Can members of al Qaeda or other "terrorists" found in Iraq be punished for the September 11 attacks on the United States?  Can Iraqi soldiers be punished for the crimes of Saddam's regime?  Customary international law, reflected in Article 50 of the Annex to 1907 Hague Convention IV, affirms that "No general penalty, pecuniary or otherwise, shall be inflicted upon the population on account of acts of individuals for which they cannot be regarded as jointly and severally responsible."  Additionally, the 1919 List of War Crimes prepared by the Responsibilities Commission of the Paris Peace Conference expressly affirms the customary prohibition of "[i]mposition of collective penalties." [17]   Article 33 of the Geneva Civilian Convention also affirms these customary prohibitions when recognizing: "Collective penalties and likewise all measures of intimidation...are prohibited."
                        c.  Cruel, Inhumane Treatment, Injury and Suffering
            Can Iraqis detained for questioning or other purposes be subjected to coercive interrogation techniques or treatment?  As noted, common Article 3 of the Geneva Conventions prohibits, among other conduct, "violence to life and person, in particular...mutilation, cruel treatment and torture..." and requires that all persons taking no active part in hostilities "shall in all circumstances be treated humanely...."  The ICRC Commentary notes that Articles 27-34 of the Geneva Civilian Convention "apply equally" in occupied territories. [18] Article 27 expressly affirms: "Protected persons are entitled, in all circumstances, to respect.... They shall at all times be humanely treated, and shall be protected...."  Article 31 commands: "No physical or moral coercion shall be exercised against protected persons, in particular to obtain information from them or from third parties."  Wilful "torture or inhuman treatment" is also listed in Article 147 among grave breaches of the Convention.  Further, according to the ICRC, any claim of "necessity" for violating Geneva prohibitions is legally unacceptable.
                        d.  Care for Wounded and Sick and Provision of Food and Medicine
            Does the United States have a duty to provide needed food and medicine to Iraqi persons within sectors effectively controlled by U.S. forces?  Common Article 3 of the 1949 Geneva Conventions, in addition to its general duty of humane treatment and prohibition of "cruel treatment" noted above, contains the specific requirement that "[t]he wounded and sick shall be collected and cared for."  Clearly, a refusal of medical treatment of wounded persons in one's control would be a violation of common Article 3. Article 38 of 1949 Geneva Civilian Convention IV recognizes the right of protected persons "if their state of health so requires, [to] receive medical attention and hospital treatment to the same extent as the nationals of the State concerned."  Article 23 adds the general duty to "allow the free passage of all consignments of medical and hospital stores...."  As recognized in Article 55, the occupying power, "[t]o the fullest extent of the means available to it..., has the duty of ensuring the food and medical supplies of the population" and, "in particular, [to] bring in the necessary foodstuffs, medical stores and other articles if the resources of the occupied territory are inadequate."  Article 56 adds: "[t]o the fullest extent of the means available to it...[there is a] duty of ensuring and maintaining...the medical and hospital establishments and services, public health and hygiene in the occupied territory.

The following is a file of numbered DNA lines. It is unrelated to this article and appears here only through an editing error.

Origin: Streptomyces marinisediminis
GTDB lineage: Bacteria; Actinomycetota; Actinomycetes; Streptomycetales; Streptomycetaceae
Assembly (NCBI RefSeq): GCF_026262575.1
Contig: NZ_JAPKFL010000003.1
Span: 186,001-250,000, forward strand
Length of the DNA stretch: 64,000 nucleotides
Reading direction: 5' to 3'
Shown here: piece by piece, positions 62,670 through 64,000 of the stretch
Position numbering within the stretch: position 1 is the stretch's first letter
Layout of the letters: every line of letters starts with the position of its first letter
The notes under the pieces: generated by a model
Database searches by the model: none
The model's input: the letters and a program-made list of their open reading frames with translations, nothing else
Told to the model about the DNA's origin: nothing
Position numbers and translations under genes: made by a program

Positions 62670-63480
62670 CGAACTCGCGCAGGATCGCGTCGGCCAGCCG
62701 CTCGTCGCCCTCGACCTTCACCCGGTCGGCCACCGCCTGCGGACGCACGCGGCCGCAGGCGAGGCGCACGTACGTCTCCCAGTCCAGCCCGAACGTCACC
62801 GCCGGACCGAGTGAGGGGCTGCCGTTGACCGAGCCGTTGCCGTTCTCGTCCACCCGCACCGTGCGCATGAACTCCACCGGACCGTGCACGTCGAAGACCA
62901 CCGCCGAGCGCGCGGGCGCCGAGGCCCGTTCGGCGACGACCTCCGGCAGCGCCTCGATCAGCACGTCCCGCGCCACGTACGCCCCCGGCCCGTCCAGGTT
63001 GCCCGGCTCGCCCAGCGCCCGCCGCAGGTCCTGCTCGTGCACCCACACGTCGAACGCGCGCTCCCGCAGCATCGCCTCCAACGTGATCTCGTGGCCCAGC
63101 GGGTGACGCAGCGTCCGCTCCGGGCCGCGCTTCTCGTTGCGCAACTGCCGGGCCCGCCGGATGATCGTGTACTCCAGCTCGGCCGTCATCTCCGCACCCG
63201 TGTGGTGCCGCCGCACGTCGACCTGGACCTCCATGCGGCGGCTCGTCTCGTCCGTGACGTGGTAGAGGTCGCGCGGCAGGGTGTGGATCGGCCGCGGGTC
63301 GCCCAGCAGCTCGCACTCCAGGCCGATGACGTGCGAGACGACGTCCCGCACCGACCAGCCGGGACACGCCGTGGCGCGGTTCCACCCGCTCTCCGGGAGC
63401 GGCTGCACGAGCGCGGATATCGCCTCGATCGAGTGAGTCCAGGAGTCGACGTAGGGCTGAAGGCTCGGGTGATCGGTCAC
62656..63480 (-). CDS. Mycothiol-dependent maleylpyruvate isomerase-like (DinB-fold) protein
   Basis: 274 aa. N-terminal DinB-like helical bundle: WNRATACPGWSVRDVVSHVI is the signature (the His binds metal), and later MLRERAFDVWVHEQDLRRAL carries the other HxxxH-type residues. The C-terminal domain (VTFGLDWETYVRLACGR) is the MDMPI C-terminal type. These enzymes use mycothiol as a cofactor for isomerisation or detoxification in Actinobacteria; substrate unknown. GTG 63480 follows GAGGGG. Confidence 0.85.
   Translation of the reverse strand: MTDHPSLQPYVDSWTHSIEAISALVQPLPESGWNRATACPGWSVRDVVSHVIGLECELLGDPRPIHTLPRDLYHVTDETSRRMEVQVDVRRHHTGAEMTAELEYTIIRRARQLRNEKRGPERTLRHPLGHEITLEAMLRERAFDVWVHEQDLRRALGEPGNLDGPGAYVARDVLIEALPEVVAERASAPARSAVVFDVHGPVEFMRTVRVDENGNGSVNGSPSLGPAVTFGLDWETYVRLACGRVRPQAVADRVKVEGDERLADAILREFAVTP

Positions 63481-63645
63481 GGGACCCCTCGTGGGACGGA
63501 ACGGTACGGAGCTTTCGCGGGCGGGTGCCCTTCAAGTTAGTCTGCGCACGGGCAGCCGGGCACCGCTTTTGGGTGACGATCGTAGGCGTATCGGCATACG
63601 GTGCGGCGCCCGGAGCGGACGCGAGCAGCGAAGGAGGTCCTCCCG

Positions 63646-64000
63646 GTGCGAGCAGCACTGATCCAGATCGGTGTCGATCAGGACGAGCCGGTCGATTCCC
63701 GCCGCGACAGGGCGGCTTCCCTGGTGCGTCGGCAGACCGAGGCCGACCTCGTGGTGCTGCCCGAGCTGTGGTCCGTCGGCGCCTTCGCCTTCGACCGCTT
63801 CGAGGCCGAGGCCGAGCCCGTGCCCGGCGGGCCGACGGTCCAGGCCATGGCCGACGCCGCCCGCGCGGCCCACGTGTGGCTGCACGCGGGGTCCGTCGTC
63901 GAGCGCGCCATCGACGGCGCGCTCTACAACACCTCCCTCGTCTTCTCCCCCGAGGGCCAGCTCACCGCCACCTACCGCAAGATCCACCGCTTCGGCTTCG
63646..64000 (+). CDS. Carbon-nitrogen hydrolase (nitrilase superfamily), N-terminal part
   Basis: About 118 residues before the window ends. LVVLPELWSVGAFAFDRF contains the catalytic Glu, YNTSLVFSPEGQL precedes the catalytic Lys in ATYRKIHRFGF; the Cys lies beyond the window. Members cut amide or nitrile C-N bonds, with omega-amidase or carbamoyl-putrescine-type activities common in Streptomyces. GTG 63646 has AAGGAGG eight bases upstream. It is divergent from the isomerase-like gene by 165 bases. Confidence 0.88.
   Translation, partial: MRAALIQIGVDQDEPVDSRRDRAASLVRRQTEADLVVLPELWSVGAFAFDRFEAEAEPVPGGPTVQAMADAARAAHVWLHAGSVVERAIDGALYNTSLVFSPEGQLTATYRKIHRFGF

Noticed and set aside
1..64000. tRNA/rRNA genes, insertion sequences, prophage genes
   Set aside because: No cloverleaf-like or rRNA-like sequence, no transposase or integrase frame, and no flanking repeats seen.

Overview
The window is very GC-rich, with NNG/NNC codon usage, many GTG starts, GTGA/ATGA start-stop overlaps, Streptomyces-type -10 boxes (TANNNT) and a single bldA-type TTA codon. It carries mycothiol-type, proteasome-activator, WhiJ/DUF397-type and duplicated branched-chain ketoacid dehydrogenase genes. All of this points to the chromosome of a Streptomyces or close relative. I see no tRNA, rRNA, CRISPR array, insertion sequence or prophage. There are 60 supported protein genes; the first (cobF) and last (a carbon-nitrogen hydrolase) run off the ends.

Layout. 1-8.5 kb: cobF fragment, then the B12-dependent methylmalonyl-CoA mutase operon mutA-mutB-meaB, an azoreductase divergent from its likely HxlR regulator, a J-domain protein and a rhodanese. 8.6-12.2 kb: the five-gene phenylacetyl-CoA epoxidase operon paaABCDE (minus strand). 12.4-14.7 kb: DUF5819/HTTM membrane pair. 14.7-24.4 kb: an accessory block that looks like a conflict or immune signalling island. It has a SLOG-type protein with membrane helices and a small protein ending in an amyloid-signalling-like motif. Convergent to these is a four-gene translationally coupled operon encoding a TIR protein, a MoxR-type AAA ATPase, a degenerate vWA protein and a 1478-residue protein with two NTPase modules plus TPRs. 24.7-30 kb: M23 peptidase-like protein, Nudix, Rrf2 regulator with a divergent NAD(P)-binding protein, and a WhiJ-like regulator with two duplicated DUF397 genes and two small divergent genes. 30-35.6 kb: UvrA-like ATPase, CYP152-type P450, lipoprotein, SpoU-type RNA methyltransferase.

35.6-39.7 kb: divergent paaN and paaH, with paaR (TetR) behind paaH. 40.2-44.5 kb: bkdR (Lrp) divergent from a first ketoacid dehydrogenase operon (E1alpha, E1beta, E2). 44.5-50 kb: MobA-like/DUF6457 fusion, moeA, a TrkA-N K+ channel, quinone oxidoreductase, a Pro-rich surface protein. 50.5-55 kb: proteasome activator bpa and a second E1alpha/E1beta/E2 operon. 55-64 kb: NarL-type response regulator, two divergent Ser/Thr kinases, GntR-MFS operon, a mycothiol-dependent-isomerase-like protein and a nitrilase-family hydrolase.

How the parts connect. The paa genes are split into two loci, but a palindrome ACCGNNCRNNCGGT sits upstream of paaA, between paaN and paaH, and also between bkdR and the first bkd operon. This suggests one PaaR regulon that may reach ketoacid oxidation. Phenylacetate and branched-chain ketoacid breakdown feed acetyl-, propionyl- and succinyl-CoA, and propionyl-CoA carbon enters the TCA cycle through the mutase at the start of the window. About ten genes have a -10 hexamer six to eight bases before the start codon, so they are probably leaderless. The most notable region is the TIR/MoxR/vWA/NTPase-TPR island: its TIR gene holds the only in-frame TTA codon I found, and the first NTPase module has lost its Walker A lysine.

e.  Prosecution of War Crimes and Other International Crimes
            Can the United States prosecute persons who are reasonably accused of war crimes, genocide, and other crimes against humanity in Iraq?  As an occupying power, the United States could set up a military commission for prosecution of war crimes and other crimes under international law. [19]   However, the military commission would have to follow rules of procedure and provide other due process rights guaranteed under human rights law and the 1949 Geneva Conventions. [20]   The U.S. could also agree with other occupying forces and/or a new regime in Iraq to set up an international military commission or tribunal with proper procedures and rights to due process.  Additionally, the U.S. could seek the creation by the United Nations Security Council of a new International Criminal Tribunal for Iraq (ICTI), much like the International Criminal Tribunal for Former Yugoslavia (ICTY) and International Criminal Tribunal for Rwanda (ICTR), with jurisdiction over such international crimes.